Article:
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Money for counties key to Indiana penalty change

October 16, 2012

Indiana lawmakers are trying to find the money to help counties handle more low-level felons in work release and other local programs rather than send them to state prison.

The issue is expected to be on the table when the Criminal Code Evaluation Commission meets Thursday at the Statehouse.

The commission's work is part of an effort started by Gov. Mitch Daniels in 2010 to overhaul Indiana's criminal justice system. The sentencing overhaul has stalled in the Legislature the past two years, but state prisons are near capacity and if nothing is done the state might have to build more prisons or release inmates earlier.

Some legislators believe some nonviolent offenders could be handled more cheaply and more successfully with local programs, but the idea has been opposed by prosecutors, who argue that prison is appropriate in some nonviolent cases.

Rep. Ralph Foley, R-Martinsville and chairman of the commission, said some counties already are choosing to keep certain low-level felons at the local level.

"We've been doing that for years," said Dearborn-Ohio County Prosecutor Aaron Negangard, who serves on the board of the Indiana Prosecuting Attorneys Council.

A study by two professors from IUPUI reviewed by the panel in September found that most Class D felons in the Indiana Department of Correction had three or more prior convictions. About half of those were sent to prison due to probation or parole violations rather than fresh crimes, said criminologist G. Roger Jarjoura and sociologist Thomas D. Stucky, the study's authors.

The same study showed that a majority of those who had violated probation had committed technical violations such as missing appointments or failing a drug test, and not committed new crimes.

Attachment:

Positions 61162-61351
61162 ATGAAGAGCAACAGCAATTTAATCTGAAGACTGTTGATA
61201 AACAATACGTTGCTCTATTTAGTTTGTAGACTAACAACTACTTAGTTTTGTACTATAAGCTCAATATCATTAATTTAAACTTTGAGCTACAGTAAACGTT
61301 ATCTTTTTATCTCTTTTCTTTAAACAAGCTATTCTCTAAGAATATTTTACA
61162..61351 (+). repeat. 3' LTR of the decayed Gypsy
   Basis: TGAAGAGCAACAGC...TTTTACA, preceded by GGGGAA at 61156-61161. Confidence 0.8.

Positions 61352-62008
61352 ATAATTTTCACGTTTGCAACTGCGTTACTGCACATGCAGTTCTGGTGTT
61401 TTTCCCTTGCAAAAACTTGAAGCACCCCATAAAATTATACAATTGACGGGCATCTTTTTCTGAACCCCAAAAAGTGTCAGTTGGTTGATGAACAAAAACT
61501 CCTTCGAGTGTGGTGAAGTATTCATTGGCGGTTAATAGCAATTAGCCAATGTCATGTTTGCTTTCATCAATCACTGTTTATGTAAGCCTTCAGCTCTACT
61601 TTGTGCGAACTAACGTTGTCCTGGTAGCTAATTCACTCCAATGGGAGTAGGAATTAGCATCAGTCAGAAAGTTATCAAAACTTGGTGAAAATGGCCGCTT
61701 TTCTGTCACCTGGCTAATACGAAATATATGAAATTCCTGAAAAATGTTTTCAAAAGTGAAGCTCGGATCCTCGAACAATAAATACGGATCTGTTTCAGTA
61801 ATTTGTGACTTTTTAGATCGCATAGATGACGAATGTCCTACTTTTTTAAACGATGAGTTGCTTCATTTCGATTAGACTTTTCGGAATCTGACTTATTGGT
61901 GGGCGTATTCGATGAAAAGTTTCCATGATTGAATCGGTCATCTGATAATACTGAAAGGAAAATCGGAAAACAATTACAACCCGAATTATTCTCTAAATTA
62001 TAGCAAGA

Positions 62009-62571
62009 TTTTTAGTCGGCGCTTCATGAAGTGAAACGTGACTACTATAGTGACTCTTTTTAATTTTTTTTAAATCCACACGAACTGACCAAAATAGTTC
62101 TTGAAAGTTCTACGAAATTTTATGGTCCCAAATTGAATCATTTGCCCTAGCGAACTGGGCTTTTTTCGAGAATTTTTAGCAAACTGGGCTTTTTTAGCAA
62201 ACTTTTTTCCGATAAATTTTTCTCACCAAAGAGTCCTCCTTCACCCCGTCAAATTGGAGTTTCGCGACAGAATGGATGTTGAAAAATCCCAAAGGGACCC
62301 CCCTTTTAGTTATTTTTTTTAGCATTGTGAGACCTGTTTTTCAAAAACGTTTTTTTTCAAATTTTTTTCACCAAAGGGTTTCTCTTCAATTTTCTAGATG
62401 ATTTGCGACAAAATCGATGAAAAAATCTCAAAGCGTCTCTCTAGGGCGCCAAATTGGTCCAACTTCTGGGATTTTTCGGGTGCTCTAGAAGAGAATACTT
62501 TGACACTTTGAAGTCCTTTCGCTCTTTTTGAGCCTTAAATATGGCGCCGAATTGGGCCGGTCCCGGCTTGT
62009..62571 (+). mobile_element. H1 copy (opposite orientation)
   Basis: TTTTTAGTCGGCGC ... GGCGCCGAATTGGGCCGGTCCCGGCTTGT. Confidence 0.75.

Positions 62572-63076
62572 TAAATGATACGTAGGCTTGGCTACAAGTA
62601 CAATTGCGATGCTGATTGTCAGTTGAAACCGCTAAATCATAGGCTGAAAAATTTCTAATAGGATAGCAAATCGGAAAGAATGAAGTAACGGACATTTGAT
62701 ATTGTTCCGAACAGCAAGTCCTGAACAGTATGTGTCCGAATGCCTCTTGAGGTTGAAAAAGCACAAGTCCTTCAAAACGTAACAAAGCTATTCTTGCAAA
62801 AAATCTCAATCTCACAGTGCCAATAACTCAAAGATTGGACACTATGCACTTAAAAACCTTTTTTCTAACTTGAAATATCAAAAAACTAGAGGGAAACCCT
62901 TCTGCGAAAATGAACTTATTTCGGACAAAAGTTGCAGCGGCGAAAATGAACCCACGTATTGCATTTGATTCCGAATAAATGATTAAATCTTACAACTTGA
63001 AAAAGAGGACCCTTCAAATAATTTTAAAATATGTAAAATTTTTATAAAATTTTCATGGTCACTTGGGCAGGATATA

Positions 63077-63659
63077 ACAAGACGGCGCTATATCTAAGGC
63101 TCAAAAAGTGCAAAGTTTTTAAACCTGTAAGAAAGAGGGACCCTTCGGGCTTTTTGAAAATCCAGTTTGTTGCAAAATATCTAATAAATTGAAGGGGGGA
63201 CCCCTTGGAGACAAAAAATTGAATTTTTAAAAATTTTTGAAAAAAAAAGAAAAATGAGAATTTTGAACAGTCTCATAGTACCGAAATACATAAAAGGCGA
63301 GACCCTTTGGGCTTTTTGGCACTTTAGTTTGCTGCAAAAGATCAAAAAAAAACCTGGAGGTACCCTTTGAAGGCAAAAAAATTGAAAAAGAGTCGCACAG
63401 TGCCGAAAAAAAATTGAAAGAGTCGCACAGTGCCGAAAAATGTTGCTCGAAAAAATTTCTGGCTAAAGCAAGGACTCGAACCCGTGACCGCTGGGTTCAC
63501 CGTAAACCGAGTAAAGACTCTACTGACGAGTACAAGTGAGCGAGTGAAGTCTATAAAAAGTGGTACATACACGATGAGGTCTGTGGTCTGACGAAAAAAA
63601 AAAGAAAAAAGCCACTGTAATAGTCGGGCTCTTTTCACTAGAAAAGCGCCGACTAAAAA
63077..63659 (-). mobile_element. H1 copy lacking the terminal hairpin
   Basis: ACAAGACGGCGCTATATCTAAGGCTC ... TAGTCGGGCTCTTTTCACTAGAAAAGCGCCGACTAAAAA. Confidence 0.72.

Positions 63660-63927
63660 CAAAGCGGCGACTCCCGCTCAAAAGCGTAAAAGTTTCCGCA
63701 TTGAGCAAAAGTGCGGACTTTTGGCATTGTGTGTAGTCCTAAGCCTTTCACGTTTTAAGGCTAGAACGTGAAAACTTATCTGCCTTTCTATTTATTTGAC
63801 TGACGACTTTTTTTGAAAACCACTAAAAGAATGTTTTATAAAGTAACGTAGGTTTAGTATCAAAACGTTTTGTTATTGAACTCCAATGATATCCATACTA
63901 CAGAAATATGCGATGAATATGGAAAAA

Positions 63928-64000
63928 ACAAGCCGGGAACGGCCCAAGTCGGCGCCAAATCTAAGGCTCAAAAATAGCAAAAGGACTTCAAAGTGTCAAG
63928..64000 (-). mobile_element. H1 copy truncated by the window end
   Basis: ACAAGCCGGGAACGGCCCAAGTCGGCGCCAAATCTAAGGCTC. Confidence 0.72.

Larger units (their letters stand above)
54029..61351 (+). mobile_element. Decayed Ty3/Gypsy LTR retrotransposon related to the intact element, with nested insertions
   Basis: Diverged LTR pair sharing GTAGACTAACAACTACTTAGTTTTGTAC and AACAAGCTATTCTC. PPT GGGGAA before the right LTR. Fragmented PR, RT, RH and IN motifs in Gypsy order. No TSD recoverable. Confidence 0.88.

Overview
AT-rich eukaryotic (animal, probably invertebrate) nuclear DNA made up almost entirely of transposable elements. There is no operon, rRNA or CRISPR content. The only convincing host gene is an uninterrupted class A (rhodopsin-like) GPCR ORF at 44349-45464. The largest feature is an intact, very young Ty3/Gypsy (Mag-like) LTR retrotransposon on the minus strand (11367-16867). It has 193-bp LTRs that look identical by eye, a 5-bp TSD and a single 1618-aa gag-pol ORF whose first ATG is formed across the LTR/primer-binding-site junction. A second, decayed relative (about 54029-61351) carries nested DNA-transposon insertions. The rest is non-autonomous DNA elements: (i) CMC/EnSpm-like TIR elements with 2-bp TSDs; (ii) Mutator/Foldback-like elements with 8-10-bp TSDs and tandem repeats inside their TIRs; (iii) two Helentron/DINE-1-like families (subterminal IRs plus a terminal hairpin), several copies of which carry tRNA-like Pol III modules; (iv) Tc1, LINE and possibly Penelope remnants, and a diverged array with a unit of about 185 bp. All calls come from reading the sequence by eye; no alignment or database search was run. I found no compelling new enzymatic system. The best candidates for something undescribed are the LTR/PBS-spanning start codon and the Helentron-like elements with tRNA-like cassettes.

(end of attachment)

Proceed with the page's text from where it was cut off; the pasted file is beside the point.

"Everybody says that's a waste of money, why don't we just keep them in the counties," commission member Larry Landis, executive director of the Indiana Public Defender Council, said Tuesday. "But to do that you're going to increase the caseload on the county level."

But Negangard said the study "has shown that we're putting the right people in prison."

"This idea of someone stealing a candy bar and going to prison is just not true," he said.

Officials say cash-strapped counties, still reeling from plummeting tax revenues due to the recession, can't afford the extra load on their community corrections programs.

"It is a funding issue with us," said David Bottorff, executive director of the Association of Indiana Counties. "If adequate funds are tied to the offenders so we have resources for proper programs, we will be OK with the issue."

The proposal to be considered by the commission would shift $1.9 million from the prison agency budget into grants to help local governments pay for innovative correctional programs, Foley said.

"If we want to encourage counties to adopt best practices and reduce recidivism, improve public safety, then we've got to spend a little money to achieve those goals," he said.

Botorff said officials figure the sources for the funds could include state savings from housing fewer prisoners, court fees and diversion fees, but no one knows for sure whether that amount would be adequate to cover the counties' increased costs.

"It's not enough, but I think it's doable," Foley said.

Randy Koester, the prison agency's deputy commissioner of re-entry, said one reason so many low-level felons are confined in state prisons is because laws that don't allow judges to suspend their sentences, often because they have prior convictions. Foley questioned the wisdom of automatically sending people to prison when their prior records include alcohol- or traffic-related offenses.

"Tough on crime comes with a cost," Bottorff said. "Maybe we've reached a time where we need to reevaluate these mandatory sentences."

Foley said the legislation his panel is working on would give local authorities more flexibility in tailoring individual sentences.

"This person needs his feet nailed to the floor, and this person needs to go to work," he said.

Indiana Chief Justice Brent Dickson said the decision on sentencing change was up to legislators, but moving the emphasis to community corrections for low-level criminals appeared to have merit.

"It appears a robust program of community corrections and intensive probation supervision offers the promise of increased public safety, reduced recidivism and tremendous savings to taxpayers," Dickson said in a statement. "All of this is consistent with the Indiana Constitution which affirms principals of reformation — not vindictive justice."

Criminal Code Evaluation Commission member Rep. Matt Pierce, D-Bloomington, said the panel could recommend changes to the Legislature, but the decision would be up to the House and Senate committees that decide state spending.

"Obviously, counties are strapped," Pierce said.

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